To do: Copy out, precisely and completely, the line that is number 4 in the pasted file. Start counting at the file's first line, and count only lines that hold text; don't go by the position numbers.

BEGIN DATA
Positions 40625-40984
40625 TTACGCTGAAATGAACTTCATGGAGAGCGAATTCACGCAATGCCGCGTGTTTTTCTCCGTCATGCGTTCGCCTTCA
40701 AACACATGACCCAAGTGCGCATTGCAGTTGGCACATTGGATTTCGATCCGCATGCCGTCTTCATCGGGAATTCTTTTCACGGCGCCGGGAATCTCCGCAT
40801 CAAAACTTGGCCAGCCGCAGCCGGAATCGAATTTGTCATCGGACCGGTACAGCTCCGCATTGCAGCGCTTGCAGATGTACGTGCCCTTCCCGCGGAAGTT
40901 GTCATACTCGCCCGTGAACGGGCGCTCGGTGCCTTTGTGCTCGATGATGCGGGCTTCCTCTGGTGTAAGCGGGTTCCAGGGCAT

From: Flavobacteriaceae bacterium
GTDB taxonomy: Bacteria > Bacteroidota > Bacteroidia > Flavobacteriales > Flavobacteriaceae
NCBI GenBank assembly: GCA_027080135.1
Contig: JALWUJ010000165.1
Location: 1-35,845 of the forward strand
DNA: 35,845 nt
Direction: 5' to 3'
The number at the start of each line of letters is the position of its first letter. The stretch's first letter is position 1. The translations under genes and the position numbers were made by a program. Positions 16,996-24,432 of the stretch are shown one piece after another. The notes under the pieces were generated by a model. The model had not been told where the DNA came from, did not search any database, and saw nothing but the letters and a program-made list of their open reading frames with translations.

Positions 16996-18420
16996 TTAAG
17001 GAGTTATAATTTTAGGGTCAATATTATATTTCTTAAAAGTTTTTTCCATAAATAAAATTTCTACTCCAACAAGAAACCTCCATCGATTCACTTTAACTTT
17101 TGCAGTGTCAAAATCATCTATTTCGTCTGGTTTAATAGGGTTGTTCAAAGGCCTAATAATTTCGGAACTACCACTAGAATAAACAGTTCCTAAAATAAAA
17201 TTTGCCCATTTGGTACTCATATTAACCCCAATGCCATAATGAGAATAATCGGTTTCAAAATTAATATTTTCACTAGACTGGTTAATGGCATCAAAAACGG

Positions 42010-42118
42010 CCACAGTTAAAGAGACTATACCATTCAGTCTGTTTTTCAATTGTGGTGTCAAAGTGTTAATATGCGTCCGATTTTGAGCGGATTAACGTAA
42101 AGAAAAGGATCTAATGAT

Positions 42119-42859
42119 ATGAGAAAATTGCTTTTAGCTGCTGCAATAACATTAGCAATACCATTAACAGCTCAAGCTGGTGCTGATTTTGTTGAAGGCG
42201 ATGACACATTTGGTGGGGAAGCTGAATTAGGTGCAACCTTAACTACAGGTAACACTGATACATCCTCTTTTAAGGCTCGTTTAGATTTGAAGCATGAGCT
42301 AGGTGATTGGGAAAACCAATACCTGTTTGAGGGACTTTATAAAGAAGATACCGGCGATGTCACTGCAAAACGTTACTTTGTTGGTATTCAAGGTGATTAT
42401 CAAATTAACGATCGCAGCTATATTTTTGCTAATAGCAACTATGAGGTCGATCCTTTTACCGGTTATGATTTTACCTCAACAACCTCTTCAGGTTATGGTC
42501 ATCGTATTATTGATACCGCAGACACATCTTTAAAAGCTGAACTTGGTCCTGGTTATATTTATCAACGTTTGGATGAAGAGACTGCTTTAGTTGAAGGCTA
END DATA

40801 CAAAACTTGGCCAGCCGCAGCCGGAATCGAATTTGTCATCGGACCGGTACAGCTCCGCATTGCAGCGCTTGCAGATGTACGTGCCCTTCCCGCGGAAGTT